Sunday, December 13, 2015

The Ballad of Mara Jade: What We Lost Along With the Expanded Universe

Since it was announced, I have been super excited about The Force Awakens (to say the least). I have been sleeping in a TFA shirt for weeks now if that gives you any indication about how my feelings have grown (Yes, I've washed it!). As thrilled as I am to learn more about Rey and all of the other characters this new addition to the Star Wars universe will bring, I feel the need to light a candle for some characters we may never get to see on the big screen.

With Disney's acquisition of Star Wars and the J.J. Abrams helmed productions announced, the long running Expanded Universe was effectively retconned and dubbed "Star Wars Legends." For those of you who aren't sure what I mean by Expanded Universe, the term refers to a wide variety of books, comics, and even film that were made in response to the vast realm of story telling opened up by the original Star Wars trilogy.
The new addition to my personal introduction to EU, Heir to the Empire, Book one of Timothy Zahn's Thrawn Trilogy. 

 Simply put, all forthcoming Star Wars novels, comics, and media must fall in line with canon yet to be established by the new films. This of course makes casualties of characters and storylines beloved by many a fan of the Expanded universe.The official statement left the door wide open for EU concepts being reintegrated into the new works, I'm skeptical yet hopeful at the same time.  Instead of focusing on that, I'd like to share with you my own experience with the Expanded Universe and the characters that I love that make exploring these annals of the Star Wars legendarium more than worth it. Specifically, I'd like to start with my childhood hero Mara Jade.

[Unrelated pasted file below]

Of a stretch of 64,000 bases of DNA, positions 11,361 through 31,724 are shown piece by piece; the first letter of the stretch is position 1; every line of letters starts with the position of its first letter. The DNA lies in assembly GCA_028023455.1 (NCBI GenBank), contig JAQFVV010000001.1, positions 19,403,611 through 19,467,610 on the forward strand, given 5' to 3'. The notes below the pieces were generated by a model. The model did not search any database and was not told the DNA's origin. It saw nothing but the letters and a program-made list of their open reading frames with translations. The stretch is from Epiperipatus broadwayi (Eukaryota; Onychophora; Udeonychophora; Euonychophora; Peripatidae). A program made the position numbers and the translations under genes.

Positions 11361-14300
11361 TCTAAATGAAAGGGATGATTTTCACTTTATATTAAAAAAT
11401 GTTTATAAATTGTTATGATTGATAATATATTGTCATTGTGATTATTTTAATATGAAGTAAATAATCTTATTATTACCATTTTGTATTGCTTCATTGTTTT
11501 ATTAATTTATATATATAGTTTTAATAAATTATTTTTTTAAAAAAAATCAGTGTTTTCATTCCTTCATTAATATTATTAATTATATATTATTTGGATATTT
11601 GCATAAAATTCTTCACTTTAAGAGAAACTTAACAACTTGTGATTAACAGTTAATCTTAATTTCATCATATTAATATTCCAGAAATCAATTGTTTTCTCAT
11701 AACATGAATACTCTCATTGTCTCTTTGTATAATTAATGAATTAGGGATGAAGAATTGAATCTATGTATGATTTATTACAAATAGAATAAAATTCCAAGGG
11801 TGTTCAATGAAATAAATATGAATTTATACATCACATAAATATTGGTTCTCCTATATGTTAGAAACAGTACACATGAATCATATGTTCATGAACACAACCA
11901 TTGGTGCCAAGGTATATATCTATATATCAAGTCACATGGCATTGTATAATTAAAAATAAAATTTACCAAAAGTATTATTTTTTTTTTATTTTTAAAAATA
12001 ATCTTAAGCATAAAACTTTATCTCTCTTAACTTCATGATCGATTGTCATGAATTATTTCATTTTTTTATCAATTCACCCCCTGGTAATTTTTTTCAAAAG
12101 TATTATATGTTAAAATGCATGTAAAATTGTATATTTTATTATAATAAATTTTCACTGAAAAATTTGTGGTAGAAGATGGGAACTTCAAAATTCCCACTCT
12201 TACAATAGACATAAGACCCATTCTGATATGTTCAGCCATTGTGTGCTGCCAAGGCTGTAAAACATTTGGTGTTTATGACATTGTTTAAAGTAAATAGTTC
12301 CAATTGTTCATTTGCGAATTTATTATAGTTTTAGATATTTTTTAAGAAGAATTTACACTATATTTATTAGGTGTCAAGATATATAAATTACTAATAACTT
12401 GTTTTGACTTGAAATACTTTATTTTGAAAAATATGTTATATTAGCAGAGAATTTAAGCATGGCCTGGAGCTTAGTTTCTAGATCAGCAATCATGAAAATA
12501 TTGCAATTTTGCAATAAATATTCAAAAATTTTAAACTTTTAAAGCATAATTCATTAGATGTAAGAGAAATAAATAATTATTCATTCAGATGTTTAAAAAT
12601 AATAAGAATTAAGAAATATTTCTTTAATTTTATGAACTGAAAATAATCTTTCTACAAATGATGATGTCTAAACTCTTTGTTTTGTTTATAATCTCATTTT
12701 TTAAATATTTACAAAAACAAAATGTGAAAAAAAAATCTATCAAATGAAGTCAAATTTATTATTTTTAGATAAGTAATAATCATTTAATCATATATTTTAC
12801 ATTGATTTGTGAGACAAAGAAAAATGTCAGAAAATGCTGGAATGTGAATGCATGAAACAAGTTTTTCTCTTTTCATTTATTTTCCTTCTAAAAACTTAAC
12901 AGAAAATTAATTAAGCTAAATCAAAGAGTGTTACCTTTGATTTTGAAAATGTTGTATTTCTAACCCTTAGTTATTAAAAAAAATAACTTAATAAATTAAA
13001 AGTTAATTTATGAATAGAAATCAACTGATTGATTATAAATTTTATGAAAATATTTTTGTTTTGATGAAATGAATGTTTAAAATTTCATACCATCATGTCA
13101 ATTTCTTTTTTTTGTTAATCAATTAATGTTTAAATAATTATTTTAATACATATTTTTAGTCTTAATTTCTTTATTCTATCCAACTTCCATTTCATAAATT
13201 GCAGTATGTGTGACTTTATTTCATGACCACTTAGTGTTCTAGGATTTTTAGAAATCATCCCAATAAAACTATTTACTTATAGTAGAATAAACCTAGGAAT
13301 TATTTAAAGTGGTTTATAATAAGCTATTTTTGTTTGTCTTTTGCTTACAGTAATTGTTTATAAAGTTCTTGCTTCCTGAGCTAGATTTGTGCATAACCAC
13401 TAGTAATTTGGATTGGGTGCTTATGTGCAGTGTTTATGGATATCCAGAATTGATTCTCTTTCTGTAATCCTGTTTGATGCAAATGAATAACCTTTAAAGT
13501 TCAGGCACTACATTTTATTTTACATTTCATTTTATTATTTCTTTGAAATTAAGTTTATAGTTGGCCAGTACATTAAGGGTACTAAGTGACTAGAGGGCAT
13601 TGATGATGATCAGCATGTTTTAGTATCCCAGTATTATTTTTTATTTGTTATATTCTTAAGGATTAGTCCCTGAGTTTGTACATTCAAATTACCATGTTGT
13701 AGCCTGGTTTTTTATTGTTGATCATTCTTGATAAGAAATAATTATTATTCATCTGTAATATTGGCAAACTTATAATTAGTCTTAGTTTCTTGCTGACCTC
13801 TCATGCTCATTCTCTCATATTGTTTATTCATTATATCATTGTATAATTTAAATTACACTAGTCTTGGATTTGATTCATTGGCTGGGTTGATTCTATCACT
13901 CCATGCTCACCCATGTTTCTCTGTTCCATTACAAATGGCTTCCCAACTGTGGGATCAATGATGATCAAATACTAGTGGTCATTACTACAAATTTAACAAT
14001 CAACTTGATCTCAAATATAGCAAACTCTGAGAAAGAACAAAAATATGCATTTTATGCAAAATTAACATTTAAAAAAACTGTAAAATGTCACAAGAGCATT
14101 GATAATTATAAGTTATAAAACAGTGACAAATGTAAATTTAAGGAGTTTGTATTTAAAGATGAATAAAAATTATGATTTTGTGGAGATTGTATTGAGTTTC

The writer of this article bearing the mascara stains of betrayal.  
As an eight year old I wanted nothing more than to be a redhead with a lightsaber.

Before I get to talking about Mara Jade, I need to tell you about my own introduction to the Star Wars EU. My first adventure occurred when I was eight years old and in Florida to spend time with my grandmother and grandfather, who was in the last stages of lung cancer.  My Grandma knew I was good at reading, and a rather mature soon-to-be-third-grader. So, one day when we were perusing a book store for her favored Danielle Steel or Nora Roberts, she in fact took me into the Science Fiction aisle and without qualm (but of course, first doing a cursory check for anything too inappropriate) bought me Heir to the Empire. I was thrilled to discover the existence of Star Wars beyond the films I'd tirelessly watched a million times and quickly devoured the novel and searched my local libraries for more.

What I remember most of all was being introduced to Mara Jade, a woman with flaming red hair and emerald green eyes who was an absolute badass. Princess Leia was great and all, but Mara had a chip on her shoulder and a character arc that baffled me. I wanted to be her. In Mara we see a full redemptive arc, a woman who is the Hand of the Emperor (and yes, I do mean The Sith), sees the error of her ways, takes action to change, becomes a Jedi, and then marries Luke Skywalker. That's not even close to the end of her story. She doesn't sacrifice one ounce of badassery along the way. Yes, she grew as a character but clung to the things that were essential to her personality regardless of circumstance: being a wife, terminally ill, or a mother are all just things about her, not what defines her.  Mara Jade, in every position she held, showed dedication to her cause but also was willing to form new opinions and hold just as strongly to those. I don't want to go too deep into her story because I want you to read it. It reaches far beyond the Thrawn Trilogy and into various realms of mythos. There's a reason she's one of the only Expanded Universe characters to have broken into the top 20 of the favorite character polls.